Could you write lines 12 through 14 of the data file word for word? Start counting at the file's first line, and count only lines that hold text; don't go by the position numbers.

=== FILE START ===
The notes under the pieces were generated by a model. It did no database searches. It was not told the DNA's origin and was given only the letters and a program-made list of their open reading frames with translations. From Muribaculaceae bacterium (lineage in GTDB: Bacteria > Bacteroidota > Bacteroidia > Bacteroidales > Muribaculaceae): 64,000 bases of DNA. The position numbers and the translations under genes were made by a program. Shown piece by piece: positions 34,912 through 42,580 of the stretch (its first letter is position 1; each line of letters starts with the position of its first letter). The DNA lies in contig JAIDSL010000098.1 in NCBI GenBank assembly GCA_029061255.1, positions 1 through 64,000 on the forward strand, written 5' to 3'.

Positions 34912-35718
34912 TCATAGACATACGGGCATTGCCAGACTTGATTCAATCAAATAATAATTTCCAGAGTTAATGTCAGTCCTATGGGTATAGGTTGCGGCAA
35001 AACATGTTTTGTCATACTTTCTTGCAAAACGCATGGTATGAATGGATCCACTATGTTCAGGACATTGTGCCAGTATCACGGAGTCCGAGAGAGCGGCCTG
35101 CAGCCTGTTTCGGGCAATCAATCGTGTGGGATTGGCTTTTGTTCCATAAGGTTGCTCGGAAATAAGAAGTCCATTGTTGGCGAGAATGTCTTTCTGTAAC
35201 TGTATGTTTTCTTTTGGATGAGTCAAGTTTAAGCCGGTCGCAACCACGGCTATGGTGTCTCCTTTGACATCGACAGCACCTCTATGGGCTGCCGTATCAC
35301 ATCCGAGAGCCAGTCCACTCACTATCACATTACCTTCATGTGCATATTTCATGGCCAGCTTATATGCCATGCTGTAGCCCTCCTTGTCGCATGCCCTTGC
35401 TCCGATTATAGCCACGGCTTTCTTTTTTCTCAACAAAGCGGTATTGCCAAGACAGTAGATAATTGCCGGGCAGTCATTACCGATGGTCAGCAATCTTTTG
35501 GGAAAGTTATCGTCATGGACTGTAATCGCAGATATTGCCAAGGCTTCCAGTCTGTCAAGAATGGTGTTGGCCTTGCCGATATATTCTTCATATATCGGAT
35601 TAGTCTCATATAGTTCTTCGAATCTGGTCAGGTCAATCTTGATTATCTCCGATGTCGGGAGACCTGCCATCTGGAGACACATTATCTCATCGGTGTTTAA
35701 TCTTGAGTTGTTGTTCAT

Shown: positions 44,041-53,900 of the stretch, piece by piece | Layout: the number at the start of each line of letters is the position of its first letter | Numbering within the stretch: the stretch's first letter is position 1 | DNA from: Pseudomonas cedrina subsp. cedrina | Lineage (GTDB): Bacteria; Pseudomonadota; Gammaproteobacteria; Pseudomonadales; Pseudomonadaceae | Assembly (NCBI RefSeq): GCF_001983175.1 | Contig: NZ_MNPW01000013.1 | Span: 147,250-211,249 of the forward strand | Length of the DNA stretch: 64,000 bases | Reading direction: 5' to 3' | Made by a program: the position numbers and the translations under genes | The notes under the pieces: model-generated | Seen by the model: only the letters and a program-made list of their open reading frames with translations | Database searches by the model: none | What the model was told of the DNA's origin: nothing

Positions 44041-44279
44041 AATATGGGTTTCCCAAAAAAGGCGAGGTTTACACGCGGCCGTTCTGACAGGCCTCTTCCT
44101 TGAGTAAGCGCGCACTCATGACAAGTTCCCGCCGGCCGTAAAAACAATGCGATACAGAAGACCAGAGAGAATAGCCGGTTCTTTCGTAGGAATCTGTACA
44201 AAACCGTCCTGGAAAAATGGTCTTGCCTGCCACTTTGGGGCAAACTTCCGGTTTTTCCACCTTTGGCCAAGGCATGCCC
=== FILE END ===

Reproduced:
Shown: positions 44,041-53,900 of the stretch, piece by piece | Layout: the number at the start of each line of letters is the position of its first letter | Numbering within the stretch: the stretch's first letter is position 1 | DNA from: Pseudomonas cedrina subsp. cedrina | Lineage (GTDB): Bacteria; Pseudomonadota; Gammaproteobacteria; Pseudomonadales; Pseudomonadaceae | Assembly (NCBI RefSeq): GCF_001983175.1 | Contig: NZ_MNPW01000013.1 | Span: 147,250-211,249 of the forward strand | Length of the DNA stretch: 64,000 bases | Reading direction: 5' to 3' | Made by a program: the position numbers and the translations under genes | The notes under the pieces: model-generated | Seen by the model: only the letters and a program-made list of their open reading frames with translations | Database searches by the model: none | What the model was told of the DNA's origin: nothing

Positions 44041-44279
44041 AATATGGGTTTCCCAAAAAAGGCGAGGTTTACACGCGGCCGTTCTGACAGGCCTCTTCCT